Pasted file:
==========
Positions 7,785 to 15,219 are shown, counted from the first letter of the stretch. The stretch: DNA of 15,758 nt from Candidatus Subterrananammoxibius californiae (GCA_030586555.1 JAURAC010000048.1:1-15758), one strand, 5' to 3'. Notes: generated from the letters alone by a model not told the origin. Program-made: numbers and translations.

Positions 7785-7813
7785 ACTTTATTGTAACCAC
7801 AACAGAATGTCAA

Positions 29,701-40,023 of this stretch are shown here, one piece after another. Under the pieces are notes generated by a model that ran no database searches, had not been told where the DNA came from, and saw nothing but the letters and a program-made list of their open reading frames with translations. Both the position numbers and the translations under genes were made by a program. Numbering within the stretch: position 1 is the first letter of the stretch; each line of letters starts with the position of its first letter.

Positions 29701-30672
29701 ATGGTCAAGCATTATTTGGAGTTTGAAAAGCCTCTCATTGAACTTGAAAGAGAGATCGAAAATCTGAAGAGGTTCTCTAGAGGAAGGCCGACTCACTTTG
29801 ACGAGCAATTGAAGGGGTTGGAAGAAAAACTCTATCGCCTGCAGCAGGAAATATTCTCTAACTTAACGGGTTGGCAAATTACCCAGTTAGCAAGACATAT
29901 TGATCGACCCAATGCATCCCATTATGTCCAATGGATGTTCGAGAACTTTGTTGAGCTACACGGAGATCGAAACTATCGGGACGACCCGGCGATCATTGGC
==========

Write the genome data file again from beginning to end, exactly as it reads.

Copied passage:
Positions 7,785 to 15,219 are shown, counted from the first letter of the stretch. The stretch: DNA of 15,758 nt from Candidatus Subterrananammoxibius californiae (GCA_030586555.1 JAURAC010000048.1:1-15758), one strand, 5' to 3'. Notes: generated from the letters alone by a model not told the origin. Program-made: numbers and translations.

Positions 7785-7813
7785 ACTTTATTGTAACCAC
7801 AACAGAATGTCAA

Positions 29,701-40,023 of this stretch are shown here, one piece after another. Under the pieces are notes generated by a model that ran no database searches, had not been told where the DNA came from, and saw nothing but the letters and a program-made list of their open reading frames with translations. Both the position numbers and the translations under genes were made by a program. Numbering within the stretch: position 1 is the first letter of the stretch; each line of letters starts with the position of its first letter.

Positions 29701-30672
29701 ATGGTCAAGCATTATTTGGAGTTTGAAAAGCCTCTCATTGAACTTGAAAGAGAGATCGAAAATCTGAAGAGGTTCTCTAGAGGAAGGCCGACTCACTTTG
29801 ACGAGCAATTGAAGGGGTTGGAAGAAAAACTCTATCGCCTGCAGCAGGAAATATTCTCTAACTTAACGGGTTGGCAAATTACCCAGTTAGCAAGACATAT
29901 TGATCGACCCAATGCATCCCATTATGTCCAATGGATGTTCGAGAACTTTGTTGAGCTACACGGAGATCGAAACTATCGGGACGACCCGGCGATCATTGGC